Doubtless, Julian' refers to divers texts of the gospels : perhaps to Matt, v. 3; Luke vi. 20; Matt. xix. 21, or some other parallel places; but few will allow him to be a good interpreter of scripture, or that he deduces right conclusions from it.

Hecebolus, to whom this letter was sent, is supposed to have been the chief magistrate at Edessa.

4. The heathen people of Alexandria murdered George, the Arian bishop of that city, in a tumultuous manner. The letter, which Julian sent to the Alexandriaus upon that occasion, is still P extant; and it was inserted by 1 Socrates, in his Ecclesiastical History; but, being long, 1 forbear to transcribe it.

Sozomen also has taken particular notice of that transaction, and of Julian's letter. His remarks are to this purpose. • Julianr wrote a letter to the Alexandrians, in which he * seems to be very angry with them; but he reproved them by a letter only, remitting the punishment due to them, out of regard to their god Serapis their protector, and ' the great Alexander their founder, and from other con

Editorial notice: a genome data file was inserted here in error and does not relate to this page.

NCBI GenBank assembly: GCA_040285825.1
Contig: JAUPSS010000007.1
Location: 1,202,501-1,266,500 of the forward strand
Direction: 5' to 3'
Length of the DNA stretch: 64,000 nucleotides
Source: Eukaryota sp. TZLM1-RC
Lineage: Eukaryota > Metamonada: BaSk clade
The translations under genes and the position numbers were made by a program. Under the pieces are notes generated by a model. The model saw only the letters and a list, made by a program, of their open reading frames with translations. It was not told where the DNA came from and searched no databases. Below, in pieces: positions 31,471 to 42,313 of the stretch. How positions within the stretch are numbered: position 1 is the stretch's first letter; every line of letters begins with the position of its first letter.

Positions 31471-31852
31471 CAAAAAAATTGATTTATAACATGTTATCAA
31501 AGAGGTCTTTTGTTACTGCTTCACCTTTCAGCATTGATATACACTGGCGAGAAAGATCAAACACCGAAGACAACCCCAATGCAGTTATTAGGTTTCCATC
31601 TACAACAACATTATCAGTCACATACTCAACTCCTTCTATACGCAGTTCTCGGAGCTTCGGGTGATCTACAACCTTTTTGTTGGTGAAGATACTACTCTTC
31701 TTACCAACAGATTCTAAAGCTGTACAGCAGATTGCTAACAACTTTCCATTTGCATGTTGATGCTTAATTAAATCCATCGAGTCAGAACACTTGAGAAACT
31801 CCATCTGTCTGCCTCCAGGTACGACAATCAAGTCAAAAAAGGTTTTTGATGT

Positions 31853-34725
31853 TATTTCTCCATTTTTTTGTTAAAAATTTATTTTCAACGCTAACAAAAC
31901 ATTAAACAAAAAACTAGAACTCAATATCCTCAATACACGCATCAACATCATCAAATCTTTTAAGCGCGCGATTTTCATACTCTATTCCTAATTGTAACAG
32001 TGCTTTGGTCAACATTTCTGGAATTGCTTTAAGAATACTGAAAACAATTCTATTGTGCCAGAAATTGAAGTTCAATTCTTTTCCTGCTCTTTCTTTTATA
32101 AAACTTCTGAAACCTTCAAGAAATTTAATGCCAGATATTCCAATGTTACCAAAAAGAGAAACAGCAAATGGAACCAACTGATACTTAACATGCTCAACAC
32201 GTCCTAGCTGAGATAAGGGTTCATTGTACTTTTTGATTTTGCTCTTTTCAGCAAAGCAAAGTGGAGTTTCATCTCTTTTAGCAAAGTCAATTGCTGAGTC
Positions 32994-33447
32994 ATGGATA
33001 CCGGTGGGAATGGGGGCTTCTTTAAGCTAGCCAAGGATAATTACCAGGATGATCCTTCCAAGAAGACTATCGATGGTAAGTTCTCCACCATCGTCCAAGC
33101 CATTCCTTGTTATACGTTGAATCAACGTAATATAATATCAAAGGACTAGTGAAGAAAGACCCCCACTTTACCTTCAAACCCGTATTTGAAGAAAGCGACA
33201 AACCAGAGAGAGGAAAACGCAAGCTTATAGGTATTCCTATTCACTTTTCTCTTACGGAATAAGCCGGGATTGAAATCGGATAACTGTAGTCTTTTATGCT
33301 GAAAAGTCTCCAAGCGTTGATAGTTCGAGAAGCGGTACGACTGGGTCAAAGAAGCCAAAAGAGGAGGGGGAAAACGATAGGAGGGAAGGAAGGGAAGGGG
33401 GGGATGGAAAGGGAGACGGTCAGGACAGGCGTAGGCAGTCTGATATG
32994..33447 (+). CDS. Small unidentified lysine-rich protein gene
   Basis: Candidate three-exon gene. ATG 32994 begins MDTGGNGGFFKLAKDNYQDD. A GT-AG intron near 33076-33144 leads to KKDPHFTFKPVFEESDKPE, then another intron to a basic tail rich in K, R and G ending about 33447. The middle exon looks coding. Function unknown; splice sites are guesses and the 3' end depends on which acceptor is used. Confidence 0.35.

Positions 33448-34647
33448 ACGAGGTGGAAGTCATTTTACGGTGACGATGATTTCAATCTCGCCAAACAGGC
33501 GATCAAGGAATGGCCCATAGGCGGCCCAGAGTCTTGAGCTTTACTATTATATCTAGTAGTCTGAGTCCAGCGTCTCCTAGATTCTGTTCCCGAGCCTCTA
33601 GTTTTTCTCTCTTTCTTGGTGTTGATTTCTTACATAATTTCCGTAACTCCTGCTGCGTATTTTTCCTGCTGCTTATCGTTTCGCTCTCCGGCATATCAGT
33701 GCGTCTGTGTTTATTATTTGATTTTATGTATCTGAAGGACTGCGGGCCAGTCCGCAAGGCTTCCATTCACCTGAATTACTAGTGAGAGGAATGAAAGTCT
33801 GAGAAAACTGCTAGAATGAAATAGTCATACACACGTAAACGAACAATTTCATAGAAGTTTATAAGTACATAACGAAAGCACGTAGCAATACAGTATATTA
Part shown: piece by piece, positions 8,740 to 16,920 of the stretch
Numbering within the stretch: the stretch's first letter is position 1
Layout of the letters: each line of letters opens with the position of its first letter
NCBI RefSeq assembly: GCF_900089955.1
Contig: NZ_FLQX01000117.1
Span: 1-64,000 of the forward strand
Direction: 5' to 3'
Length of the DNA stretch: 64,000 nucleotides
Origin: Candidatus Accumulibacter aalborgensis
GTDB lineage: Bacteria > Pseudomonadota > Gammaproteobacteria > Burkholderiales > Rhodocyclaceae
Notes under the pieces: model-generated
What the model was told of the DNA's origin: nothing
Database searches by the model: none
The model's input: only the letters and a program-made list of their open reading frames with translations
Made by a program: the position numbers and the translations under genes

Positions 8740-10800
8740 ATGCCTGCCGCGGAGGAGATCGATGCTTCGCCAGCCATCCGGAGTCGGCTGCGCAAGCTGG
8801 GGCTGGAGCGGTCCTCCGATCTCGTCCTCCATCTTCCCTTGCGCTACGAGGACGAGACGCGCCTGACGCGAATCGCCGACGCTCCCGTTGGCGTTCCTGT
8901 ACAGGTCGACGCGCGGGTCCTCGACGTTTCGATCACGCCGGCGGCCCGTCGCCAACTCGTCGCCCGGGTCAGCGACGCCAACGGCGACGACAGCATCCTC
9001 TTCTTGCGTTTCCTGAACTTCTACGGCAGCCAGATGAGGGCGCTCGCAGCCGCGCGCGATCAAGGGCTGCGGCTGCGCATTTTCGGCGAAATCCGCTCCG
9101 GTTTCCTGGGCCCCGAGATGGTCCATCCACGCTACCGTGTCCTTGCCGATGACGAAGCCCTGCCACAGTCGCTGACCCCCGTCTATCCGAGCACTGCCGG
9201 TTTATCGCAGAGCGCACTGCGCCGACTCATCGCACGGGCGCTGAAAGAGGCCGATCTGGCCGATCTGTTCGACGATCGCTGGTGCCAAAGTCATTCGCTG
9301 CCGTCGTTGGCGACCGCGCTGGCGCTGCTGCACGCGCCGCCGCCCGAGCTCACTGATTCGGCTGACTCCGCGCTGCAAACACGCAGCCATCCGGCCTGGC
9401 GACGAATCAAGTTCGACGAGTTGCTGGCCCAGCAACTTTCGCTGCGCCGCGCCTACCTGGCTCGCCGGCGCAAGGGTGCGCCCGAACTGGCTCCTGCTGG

siderations. That is sufficient to represent the substance and design of this letter. 5. George had a good library; and Julian wrote to EcEp. 43. p. 424. P Ep. x. p. 378. edit. Spanhem. Sozom. I. v.cap. 7. p. 604.

Ep. ix. p. 377.

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VOL. VII.

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ditius, governor of Egypt, to procure it entire for him.

Some,' s says he, · delight in horses, others in birds, others in wild beasts; from my childhood í have been always in love with books- Wherefore you must do for me this private piece of kindness, to get together all George's books. He had a large number of books, many philosophical and rhetorical, and also many concerning the doctrine of the impious Galileans; which I could wish to have utterly destroyed; but lest books of value should be destroyed with them, let these also be carefully sought for. George had a secretary ; let him help you. If he serves you faithfully, let him be rewarded with freedom. If he endeavours to conceal any of his master's books, he may be put to the torture. I am not unacquainted with George's books; for when I was in Cappadocia, I borrowed some of thein, though not all, in order to have them transcribed, and then returned them to him.'